Every year June 14 is globally celebrated as the World Blood Donor Day. The occasion serves to pay homage to the voluntary blood donors who donate blood throughout the year to save and benefit human lives without any remuneration or gain. The Day also aims to attract and motivate the healthy members of the society to come forward and become regular voluntary blood donors. But one of the most important objectives of celebrating the WBDD is to sensitize and call attention to the governments and the development partners about the significance of investing in the establishment of national blood systems through the development of national blood policies, legislation and regulation based on actionable evidence and ethical foundations. Only a service delivery system functioning through such a WHO recommended model can ensure sufficient and timely access to safe blood and blood products to meet the transfusion needs of all in any country.

Blood transfusions are the most common lifesaving medical intervention carried out in any hospital anywhere in the world. But the demand for blood transfusion, unmet need, and access to timely transfusion, source of donated blood, quality and safety of collected blood and the patients who need blood transfusions varies worldwide.

According to WHO, 112.5 million blood donations are collected annually in the world, however about half of these donations are collected in the developed countries which are home to only 19% of the world’s population. This means that in the developing world, where almost 80 % of the population resides, there are many patients who do not have adequate access to blood transfusion and thus lives are lost or affected. Blood transfusions are a vital component of emergency and routine medical and surgical cases. The patient age group that requires transfusion varies among countries. In the developed countries, most of the blood transfusions are provided to patients over the age of 65 who have undergone advanced surgical procedures, or as supportive care for solid and soft tumor management. But in the developing countries most of the blood is consumed in transfusions to obstetric related cases, trauma or to children suffering from malaria and thalassaemia.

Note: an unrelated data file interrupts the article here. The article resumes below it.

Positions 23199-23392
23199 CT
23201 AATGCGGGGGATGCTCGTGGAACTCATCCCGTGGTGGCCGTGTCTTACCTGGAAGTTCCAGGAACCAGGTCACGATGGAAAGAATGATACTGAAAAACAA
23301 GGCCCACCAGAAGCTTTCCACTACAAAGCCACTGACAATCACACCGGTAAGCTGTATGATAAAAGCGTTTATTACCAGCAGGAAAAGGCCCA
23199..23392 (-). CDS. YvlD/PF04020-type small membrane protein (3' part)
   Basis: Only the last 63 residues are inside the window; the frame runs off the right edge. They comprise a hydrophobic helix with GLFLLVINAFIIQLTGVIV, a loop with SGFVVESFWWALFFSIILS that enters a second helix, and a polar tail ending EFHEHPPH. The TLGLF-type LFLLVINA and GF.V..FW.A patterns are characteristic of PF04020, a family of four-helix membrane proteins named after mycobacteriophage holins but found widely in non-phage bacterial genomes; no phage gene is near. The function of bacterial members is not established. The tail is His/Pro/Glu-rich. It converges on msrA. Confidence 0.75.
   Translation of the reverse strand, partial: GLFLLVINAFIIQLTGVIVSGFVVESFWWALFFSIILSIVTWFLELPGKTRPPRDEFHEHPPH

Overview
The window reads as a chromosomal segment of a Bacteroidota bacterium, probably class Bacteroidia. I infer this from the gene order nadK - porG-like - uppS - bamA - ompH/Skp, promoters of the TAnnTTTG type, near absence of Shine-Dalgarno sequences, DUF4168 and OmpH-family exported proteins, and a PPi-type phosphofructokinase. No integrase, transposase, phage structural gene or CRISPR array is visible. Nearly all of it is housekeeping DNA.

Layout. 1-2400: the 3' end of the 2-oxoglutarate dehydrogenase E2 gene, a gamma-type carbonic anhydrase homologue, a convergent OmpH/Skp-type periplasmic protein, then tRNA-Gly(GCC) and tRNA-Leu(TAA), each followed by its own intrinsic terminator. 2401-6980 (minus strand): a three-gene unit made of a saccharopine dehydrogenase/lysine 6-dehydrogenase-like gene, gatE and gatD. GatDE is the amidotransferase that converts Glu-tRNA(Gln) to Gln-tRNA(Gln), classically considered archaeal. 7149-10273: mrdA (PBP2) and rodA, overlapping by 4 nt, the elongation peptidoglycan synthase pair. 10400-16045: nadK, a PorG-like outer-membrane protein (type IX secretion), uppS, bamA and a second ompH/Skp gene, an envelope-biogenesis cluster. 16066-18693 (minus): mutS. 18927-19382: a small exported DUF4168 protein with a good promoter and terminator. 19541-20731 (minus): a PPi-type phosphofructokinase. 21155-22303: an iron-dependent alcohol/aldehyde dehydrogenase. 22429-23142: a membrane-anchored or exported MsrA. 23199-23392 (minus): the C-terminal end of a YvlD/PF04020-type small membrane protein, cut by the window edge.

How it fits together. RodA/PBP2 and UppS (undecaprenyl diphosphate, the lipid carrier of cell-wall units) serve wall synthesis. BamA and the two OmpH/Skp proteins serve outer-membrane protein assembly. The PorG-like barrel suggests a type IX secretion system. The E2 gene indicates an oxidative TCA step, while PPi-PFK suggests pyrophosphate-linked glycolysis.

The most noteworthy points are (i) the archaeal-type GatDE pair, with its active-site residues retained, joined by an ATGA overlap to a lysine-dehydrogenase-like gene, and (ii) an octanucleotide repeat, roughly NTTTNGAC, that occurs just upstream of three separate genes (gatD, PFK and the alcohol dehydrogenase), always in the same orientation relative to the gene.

The safest blood donors are the regular voluntary donors who donate blood every few months and thus repeatedly go through the process of behavioural, physical and serological screening every time they donate blood. Such donors are largely free of any risk factors that can possibly have any adverse effect on their or the recipient’s health. The transfusion needs of any country can be easily covered if 1-3 % of the national population donates blood on a regular basis. This small pool of national donors can ensure not only adequacy of blood supplies but also optimal safety. Unfortunately only 74 countries in the world have greater than 90 % reliance on regular non-remunerated blood donors. The other countries predominantly rely on the not so safe ‘Family Replacement Donors’ and in some countries to some extent even on the completely unsafe ‘Paid Blood Donors’.

A key element in ensuring blood safety is quality assured screening for transfusion transmissible infections for HIV, Hepatitis B and C and syphilis (and also malaria). But many developing countries are unable to ensure recommended screening of blood due to lack of a national system, inadequate resources, irregular supplies, lack of trained staff and most significantly poor quality screening kits. A contaminated blood transfusion is the most efficient mean of transmitting infections.